Institutional members access full text with Ovid®

Share this article on:

Endotoxemia in Sudden Infant Death Syndrome

Platt Marvin S. M.D.; Elin, Ronald J. M.D., Ph.D.; Hosseini, Jeanette M. B.S., MT(ASCP); Smialek, J. E. M.D.
The American Journal of Forensic Medicine and Pathology: September 1994

Endotoxemia has been proposed as a significant cause of Sudden Infant Death Syndrome (SIDS). We examined postmortem sera from left and right heart samples of 21 SIDS cases (1989 definition) and 23 controls. The controls were <1 year of age and had died suddenly and unexpectedly of infection, abuse, suffocation, blunt injury, or fire and smoke inhalation. Endotoxin was measured without knowledge of the clinical status by using a kinetic modification of the chromogenic limulus amoe-bocyte lysate assay. The SIDS cases had insignificant concentrations of endotoxin in serum, whereas some of the controls who experienced blunt injury, abuse, or severe infection exhibited moderately elevated concentrations. Postmortem interval and postmortem blood culture results did not materially affect endotoxin concentrations. Thus, we conclude that endotoxemia is not a substantial pathophysiologic event in SIDS.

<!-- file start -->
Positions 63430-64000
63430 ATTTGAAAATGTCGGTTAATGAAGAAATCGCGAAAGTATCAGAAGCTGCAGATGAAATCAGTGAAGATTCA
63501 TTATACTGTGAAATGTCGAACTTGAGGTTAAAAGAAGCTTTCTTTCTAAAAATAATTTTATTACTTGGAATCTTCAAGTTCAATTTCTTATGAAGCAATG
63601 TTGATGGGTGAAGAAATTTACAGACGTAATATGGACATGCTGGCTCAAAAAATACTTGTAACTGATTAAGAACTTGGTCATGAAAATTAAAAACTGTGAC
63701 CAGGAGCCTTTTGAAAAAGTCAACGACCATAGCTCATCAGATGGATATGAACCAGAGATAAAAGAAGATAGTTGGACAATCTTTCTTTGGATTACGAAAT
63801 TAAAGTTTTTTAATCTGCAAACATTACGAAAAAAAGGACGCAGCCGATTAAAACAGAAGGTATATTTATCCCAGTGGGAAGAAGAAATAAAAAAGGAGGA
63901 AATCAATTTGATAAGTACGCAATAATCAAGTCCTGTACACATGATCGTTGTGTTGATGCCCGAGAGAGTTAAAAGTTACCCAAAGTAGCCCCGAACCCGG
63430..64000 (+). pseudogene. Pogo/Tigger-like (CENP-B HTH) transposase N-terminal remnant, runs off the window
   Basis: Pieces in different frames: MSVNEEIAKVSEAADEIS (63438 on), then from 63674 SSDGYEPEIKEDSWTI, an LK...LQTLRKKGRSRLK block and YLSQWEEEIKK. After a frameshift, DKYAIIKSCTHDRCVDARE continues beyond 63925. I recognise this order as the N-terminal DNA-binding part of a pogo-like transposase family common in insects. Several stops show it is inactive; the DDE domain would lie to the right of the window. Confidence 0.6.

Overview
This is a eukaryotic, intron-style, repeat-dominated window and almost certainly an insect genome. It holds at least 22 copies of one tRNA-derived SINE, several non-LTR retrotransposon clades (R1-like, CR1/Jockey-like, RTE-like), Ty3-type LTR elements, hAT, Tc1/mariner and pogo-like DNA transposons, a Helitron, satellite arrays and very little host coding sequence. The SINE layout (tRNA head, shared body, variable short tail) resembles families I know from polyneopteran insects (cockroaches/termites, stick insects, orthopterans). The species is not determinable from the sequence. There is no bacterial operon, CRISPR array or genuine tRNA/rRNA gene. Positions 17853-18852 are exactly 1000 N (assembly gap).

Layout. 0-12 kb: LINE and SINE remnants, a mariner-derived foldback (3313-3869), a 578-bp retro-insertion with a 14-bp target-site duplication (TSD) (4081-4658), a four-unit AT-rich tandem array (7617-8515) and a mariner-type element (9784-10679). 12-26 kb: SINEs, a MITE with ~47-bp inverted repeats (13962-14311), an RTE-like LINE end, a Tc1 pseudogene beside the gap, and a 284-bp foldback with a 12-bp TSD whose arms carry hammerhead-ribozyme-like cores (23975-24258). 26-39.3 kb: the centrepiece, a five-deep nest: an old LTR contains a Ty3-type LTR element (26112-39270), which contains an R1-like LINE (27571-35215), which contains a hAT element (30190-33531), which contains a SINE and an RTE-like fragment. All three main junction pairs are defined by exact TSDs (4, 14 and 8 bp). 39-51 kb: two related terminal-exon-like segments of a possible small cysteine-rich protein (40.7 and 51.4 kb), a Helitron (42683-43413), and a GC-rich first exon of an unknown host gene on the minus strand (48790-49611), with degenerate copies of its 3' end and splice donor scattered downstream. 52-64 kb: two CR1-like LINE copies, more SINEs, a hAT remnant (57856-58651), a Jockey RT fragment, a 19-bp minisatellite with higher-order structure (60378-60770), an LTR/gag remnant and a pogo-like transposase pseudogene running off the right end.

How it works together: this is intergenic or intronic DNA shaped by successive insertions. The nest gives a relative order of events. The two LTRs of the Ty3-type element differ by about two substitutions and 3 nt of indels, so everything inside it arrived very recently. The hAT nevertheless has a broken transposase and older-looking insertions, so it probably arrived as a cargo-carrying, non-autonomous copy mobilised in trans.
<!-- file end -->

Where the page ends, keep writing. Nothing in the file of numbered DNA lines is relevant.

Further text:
© Lippincott-Raven Publishers.